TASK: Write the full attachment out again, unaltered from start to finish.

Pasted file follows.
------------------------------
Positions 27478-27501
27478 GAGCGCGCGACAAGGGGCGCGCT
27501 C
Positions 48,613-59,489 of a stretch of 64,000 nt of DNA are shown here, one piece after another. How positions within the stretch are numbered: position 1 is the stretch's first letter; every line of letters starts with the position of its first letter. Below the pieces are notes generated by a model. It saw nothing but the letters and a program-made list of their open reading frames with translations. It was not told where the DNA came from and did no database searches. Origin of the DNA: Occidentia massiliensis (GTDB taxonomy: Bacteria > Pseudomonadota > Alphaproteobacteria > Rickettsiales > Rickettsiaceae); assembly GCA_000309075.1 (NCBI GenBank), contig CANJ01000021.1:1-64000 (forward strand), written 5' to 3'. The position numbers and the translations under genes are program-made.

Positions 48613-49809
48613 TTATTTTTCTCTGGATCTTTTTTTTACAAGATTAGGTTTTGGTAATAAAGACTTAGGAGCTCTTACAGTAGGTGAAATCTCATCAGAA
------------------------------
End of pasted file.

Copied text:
Positions 27478-27501
27478 GAGCGCGCGACAAGGGGCGCGCT
27501 C
Positions 48,613-59,489 of a stretch of 64,000 nt of DNA are shown here, one piece after another. How positions within the stretch are numbered: position 1 is the stretch's first letter; every line of letters starts with the position of its first letter. Below the pieces are notes generated by a model. It saw nothing but the letters and a program-made list of their open reading frames with translations. It was not told where the DNA came from and did no database searches. Origin of the DNA: Occidentia massiliensis (GTDB taxonomy: Bacteria > Pseudomonadota > Alphaproteobacteria > Rickettsiales > Rickettsiaceae); assembly GCA_000309075.1 (NCBI GenBank), contig CANJ01000021.1:1-64000 (forward strand), written 5' to 3'. The position numbers and the translations under genes are program-made.

Positions 48613-49809
48613 TTATTTTTCTCTGGATCTTTTTTTTACAAGATTAGGTTTTGGTAATAAAGACTTAGGAGCTCTTACAGTAGGTGAAATCTCATCAGAA